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Zoomable Image of Sleeping Nude, c, 1942

Sleeping Nude, c, 1942

Dame Laura Knight (1877-1970)

Sleeping Nude, c, 1942

Dame Laura Knight (1877-1970)

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Price:

Price on request

Materials:

Black Crayon

Dimensions:

22 ½ x 15 ½ in (57 x 39 cm)

Provenance:

Richard Green Fine Paintings, London; Private collection, UK

Since the days of Giorgione, the subject of the sleeping nude had connotations of a possessive male desire. Knight appeals to this tradition, but at the same time subverts it...

Laura Knight’s representations of nude women scandalised the society in which she worked. Here was a female artist drawing that subject reserved exclusively for men, the nude. Created around 1942, the present work marks an important chapter in Knight’s long engagement with the subject. A study for a larger oil painting of the same title, it shows Patricia Graves in the blissful abandon of sleep. It is the most highly finished of the two extant sketches for the work and, with the close relation that it bears to the final composition, was likely the model from which the painting was worked up...

Since the days of Giorgione, the subject of the sleeping nude had connotations of a possessive male desire. Knight appeals to this tradition, but at the same time subverts it. Unlike male artists before her, she shows not an abstracted and faceless beauty, but a named model whose portrait she painted on other occasions. Yet this only serves to heighten the atmosphere of sensuality that pervades the work; with her subject located in a domestic interior, her hair disarranged, Knight was clearly unafraid to show her confidence in the presence of other unclothed women.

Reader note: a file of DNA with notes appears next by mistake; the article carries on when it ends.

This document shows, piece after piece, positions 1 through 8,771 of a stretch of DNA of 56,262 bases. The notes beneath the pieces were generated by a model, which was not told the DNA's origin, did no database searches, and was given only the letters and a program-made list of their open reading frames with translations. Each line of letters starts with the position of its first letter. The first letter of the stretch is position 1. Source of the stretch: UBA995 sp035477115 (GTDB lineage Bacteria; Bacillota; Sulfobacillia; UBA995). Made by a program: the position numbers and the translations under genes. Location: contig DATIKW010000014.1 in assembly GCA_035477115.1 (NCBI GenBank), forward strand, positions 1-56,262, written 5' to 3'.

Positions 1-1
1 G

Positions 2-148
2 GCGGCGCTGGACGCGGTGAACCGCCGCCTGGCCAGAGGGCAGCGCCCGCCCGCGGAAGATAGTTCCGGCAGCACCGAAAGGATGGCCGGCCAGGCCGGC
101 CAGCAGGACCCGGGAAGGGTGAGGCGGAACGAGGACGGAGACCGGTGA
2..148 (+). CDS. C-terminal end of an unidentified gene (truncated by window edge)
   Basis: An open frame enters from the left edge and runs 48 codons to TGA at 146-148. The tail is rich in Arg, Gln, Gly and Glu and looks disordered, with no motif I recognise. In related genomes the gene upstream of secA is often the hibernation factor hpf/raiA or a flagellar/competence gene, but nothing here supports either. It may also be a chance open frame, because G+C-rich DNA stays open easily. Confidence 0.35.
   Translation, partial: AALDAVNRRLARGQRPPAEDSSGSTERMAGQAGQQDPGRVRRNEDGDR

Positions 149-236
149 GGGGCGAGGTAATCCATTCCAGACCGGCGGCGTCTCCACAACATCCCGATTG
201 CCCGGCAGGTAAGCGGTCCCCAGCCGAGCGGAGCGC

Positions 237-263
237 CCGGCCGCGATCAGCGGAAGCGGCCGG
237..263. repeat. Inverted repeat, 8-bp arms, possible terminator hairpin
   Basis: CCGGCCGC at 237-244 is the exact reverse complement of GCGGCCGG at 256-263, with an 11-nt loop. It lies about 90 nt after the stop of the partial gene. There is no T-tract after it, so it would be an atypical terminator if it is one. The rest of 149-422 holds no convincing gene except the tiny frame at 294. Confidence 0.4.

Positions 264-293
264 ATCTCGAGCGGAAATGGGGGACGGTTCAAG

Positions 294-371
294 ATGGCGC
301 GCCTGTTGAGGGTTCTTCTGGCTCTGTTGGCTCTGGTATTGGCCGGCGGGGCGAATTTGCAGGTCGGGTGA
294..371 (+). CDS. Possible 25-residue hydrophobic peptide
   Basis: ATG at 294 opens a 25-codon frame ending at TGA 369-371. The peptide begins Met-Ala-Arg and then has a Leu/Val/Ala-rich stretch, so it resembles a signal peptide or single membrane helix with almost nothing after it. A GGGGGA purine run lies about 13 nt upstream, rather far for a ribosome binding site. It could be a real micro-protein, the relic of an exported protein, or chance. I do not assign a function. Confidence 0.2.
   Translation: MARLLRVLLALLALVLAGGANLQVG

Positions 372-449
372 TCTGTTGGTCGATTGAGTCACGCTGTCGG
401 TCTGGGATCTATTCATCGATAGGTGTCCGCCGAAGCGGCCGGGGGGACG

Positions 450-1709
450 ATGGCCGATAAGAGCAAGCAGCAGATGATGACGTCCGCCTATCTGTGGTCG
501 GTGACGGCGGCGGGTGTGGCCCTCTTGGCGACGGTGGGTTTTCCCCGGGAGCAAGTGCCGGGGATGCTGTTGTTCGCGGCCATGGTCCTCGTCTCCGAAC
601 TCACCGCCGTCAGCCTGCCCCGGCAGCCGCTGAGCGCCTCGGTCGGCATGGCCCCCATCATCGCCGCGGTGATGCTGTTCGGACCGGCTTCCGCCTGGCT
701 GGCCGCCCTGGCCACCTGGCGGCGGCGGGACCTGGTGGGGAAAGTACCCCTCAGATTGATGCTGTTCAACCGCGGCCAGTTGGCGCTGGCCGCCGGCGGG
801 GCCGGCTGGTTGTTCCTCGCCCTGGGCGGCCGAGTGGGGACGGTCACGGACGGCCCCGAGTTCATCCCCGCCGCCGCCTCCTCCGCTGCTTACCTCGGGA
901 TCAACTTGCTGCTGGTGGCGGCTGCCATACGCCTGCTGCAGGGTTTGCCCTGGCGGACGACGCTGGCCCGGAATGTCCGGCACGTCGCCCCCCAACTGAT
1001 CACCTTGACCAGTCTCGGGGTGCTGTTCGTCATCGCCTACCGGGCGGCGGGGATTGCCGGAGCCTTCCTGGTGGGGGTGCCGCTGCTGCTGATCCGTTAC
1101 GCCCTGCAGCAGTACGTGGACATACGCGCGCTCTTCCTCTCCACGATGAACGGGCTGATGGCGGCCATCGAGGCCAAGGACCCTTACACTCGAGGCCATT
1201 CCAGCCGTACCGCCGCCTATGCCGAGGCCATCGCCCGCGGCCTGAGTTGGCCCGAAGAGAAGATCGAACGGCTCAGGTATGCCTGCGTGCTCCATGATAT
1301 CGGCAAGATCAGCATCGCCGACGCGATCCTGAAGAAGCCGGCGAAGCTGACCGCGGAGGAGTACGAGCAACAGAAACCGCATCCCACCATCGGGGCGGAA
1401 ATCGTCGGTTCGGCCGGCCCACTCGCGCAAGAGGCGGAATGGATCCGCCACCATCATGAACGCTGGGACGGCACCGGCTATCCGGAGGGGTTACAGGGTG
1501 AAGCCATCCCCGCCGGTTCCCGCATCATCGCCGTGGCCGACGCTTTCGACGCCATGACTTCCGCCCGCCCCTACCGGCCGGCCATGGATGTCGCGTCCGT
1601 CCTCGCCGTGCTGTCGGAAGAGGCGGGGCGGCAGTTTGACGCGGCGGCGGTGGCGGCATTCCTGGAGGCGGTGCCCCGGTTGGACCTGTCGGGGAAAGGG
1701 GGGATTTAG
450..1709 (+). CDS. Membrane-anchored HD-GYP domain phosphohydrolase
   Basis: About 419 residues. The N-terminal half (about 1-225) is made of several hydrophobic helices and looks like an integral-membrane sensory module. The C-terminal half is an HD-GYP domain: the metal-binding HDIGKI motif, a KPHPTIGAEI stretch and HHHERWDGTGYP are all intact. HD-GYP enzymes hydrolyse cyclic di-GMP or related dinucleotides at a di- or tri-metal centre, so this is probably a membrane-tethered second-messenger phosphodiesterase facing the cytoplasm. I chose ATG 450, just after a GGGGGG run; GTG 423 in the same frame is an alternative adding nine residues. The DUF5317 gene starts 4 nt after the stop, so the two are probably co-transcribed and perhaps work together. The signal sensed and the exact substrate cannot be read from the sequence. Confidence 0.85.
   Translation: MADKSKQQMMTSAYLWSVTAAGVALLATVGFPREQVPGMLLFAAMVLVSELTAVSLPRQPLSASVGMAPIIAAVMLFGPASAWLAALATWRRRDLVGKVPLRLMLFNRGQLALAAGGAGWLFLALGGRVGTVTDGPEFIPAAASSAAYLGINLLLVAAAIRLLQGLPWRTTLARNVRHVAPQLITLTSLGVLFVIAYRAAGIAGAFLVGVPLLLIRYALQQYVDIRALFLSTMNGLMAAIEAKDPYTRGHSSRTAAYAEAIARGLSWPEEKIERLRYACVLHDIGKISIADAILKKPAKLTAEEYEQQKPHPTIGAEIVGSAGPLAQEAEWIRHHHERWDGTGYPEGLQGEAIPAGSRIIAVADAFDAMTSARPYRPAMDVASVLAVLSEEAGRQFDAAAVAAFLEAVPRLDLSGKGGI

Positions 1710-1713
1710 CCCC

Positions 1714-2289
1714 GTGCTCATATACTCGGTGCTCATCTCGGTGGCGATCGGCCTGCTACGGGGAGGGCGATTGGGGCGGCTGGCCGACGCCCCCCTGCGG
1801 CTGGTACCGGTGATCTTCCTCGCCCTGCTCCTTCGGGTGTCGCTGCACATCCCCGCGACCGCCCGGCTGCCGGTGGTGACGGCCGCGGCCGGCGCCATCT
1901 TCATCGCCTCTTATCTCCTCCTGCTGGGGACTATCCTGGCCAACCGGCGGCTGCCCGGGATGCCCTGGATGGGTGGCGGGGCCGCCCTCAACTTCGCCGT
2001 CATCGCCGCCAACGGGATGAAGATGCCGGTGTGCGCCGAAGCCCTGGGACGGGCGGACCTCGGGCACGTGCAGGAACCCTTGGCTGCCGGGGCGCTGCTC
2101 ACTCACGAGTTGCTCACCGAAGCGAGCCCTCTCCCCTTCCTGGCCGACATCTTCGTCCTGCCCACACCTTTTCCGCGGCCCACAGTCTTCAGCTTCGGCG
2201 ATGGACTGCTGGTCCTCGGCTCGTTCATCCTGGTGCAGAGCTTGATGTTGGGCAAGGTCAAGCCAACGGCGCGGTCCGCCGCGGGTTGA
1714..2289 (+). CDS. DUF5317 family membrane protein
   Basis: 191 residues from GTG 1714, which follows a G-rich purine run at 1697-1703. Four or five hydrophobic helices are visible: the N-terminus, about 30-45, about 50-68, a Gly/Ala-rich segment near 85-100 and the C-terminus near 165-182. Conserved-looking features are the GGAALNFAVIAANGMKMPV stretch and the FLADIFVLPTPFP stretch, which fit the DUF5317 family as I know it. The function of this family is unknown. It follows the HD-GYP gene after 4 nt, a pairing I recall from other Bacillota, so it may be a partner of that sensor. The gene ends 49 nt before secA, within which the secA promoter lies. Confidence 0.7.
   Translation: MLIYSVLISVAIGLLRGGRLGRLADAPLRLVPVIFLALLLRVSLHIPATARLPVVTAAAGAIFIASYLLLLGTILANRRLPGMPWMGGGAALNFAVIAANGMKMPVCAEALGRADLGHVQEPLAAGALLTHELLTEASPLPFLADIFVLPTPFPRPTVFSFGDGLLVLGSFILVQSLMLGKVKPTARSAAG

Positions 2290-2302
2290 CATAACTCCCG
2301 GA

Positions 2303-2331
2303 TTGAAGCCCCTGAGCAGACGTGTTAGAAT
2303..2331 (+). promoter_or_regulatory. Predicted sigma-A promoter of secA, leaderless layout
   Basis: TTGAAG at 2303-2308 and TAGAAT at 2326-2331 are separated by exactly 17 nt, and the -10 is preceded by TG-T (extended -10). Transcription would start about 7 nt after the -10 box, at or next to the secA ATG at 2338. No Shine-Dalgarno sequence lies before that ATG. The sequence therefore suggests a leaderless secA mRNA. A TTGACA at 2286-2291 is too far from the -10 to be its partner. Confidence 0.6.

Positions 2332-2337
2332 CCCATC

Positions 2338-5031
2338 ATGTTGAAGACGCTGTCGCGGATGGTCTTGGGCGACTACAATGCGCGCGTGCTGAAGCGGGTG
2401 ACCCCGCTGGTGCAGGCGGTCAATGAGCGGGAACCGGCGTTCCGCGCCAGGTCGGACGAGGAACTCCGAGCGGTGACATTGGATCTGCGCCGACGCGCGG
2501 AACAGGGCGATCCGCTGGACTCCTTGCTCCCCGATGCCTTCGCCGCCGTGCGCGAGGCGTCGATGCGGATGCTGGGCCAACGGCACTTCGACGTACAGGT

As such, it is in keeping with Knight’s output at the time. Since the outbreak of the Second World War in 1939, she had been working for the War Artists’ Advisory Committee. For this, she produced a number of works that were intended to show to women that they too could make powerful contribution to the war effort. Thus, her output came to be dominated by images of strong women performing tasks that it had previously been thought could only be performed by men. One could well draw a parallel between this and Knight’s career as a woman artist. But the present work is more subtle; Knight invests her sitter with a power that comes not from physical strength, but rather from rather from the confidence with which she shows an intimate female friendship.

Life modelling was banned to women in conventional art schools. Indeed, it had been to Knight, who felt that her art suffered during her time at the Nottingham School of Art from her need to draw from plaster casts and, as she later recalled, ‘such parts of the human form as were revealed to us by the school censors’. When Knight submitted a self-portrait to the Royal Academy in 1913 that showed her in the act of painting a nude female model – fellow-artist Ella Naper – it was rejected, with one critic writing in 1939 still referring to the painting as ‘regrettable’.

Eventually, however, the force of Knight’s abilities as a painter forced the establishment to grant her recognition. In 1927, she was made an associate member of the Royal Academy; two years later she was awarded a damehood, and in 1936 she was finally made a royal academician – the first woman ever to have received membership of this august institution since its inauguration.

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